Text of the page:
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Deed in Lieu of Foreclosure

A deed in lieu of foreclosure allows you to give the deed to your home to the lender. In exchange, the lender agrees not to foreclose on the property. The lender will consider a surrender of the property as payment in full of the mortgage. This option can be favorable to a lender since it saves time and legal fees.
What should you consider when thinking about deed in lieu of foreclosure?
  • You need to be delinquent on your payments in order to be eligible for a deed in lieu of foreclosure.
  • Any equity that you may have in your home will go to the lender.
  • The lender may be able to sell the home for a profit if there was equity in your home.
  • Some lenders may want proof that you have tried to sell your home within the last 12 months before considering a deed in lieu of foreclosure,
  • If you have a second mortgage, it is important to make sure that both your first and second mortgages will be satisfied in full upon submission of your deed to the lender.  
How will a deed in lieu of foreclosure affect your credit?
A deed in lieu of foreclosure will not improve your credit score, but it does not adversely affect it as much as a foreclosure. By offering your deed to the lender, you also may try to negotiate not having any foreclosure proceedings listed on your credit report. Once the lender is in possession of the property, your credit score will reflect only the mortgage payments that you have missed. Since the foreclosure process can take several months, the amount of payments that you are unable to pay under a deed in lieu of foreclosure often is less than when your home is foreclosed on.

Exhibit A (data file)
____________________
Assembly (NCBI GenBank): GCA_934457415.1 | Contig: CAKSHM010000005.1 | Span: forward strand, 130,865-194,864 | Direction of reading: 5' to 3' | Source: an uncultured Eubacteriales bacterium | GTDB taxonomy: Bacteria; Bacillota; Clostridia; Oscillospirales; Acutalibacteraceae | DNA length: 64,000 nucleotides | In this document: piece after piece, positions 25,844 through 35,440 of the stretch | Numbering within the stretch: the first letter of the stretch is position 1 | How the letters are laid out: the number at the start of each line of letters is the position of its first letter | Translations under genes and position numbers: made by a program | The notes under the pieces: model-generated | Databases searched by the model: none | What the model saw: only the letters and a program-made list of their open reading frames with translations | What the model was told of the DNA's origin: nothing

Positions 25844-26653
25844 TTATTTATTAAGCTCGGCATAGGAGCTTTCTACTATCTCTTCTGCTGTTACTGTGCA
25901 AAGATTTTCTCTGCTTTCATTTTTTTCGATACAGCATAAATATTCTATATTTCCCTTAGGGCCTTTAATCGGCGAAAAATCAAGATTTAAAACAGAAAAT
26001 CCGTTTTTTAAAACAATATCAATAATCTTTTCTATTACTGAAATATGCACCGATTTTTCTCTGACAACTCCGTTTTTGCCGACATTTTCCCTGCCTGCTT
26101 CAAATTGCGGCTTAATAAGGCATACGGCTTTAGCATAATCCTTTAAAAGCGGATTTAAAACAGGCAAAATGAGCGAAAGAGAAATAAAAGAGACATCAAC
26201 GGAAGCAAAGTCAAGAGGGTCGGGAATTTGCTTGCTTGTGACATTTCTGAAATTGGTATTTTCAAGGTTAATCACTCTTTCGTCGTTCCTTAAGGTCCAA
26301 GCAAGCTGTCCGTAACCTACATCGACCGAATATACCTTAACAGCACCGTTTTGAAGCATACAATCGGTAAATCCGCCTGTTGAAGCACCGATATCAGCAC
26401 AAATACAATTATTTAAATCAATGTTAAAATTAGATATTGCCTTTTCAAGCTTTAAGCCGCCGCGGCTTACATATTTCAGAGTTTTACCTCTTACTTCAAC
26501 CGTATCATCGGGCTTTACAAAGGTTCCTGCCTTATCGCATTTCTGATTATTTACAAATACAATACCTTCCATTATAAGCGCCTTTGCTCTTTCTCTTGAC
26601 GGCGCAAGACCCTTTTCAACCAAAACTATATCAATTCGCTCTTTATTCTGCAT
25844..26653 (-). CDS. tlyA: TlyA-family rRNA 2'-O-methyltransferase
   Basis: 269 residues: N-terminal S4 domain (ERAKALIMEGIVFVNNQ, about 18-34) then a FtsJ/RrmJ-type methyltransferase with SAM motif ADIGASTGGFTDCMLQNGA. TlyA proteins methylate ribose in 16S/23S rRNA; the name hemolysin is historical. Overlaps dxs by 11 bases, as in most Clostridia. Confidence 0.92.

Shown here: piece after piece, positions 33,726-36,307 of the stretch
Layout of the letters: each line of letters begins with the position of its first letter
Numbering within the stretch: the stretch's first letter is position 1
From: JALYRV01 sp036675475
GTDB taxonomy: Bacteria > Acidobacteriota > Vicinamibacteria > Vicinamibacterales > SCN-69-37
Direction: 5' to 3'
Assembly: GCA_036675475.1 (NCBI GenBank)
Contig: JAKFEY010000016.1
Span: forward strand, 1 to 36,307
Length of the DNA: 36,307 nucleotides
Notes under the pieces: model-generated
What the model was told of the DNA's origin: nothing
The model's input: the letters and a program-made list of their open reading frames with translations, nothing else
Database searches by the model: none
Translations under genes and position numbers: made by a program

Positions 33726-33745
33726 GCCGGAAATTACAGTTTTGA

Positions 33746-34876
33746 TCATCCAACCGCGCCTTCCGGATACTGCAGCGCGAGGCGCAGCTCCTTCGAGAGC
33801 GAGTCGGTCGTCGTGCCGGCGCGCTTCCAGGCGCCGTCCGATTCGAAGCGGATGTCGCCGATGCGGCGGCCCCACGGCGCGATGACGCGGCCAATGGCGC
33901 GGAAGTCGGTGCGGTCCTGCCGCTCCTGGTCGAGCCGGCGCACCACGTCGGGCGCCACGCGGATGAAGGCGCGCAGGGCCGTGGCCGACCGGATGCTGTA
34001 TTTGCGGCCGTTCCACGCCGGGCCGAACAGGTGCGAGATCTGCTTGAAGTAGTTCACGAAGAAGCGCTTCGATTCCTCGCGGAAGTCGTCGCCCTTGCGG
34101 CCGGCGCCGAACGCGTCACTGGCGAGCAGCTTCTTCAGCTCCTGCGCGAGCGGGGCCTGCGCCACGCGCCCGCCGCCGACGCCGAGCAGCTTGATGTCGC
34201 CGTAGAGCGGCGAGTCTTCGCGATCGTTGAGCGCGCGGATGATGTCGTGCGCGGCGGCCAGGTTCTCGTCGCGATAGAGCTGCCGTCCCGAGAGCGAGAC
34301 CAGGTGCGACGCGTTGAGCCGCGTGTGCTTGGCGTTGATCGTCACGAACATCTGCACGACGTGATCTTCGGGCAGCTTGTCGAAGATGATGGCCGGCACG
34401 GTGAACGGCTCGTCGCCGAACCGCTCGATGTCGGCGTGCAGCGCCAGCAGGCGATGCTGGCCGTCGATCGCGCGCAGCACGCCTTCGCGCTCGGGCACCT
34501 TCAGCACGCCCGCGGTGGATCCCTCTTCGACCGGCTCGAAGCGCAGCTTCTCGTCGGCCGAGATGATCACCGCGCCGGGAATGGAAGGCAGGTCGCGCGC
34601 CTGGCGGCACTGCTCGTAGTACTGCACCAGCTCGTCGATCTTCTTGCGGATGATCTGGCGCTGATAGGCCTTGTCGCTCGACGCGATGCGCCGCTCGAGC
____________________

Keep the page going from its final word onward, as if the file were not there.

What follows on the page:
What are the tax implications of deed in lieu of foreclosure?
If your home is not your primary residence, you may have to pay taxes on the deficiency amount. The deficiency amount is the difference between the amount owed on the mortgage and the value of your home.
The Mortgage Forgiveness Debt Relief Act of 2007 addresses the issue of the tax implications of a deed in lieu of foreclosure. Through 2013, the act provides that you do not have to pay federal taxes on the deficiency amount if:
  • The deed in lieu of foreclosure is for your primary residence;
  • The original loan was used to purchase, build or improve the primary residence; and
  • The original loan is secured by your primary residence.
You also may avoid tax liabilities if:
  • You are insolvent (have more debt than assets) at the time the deed in lieu of foreclosure was facilitated; and
  • You filed for bankruptcy prior to the closing on your home.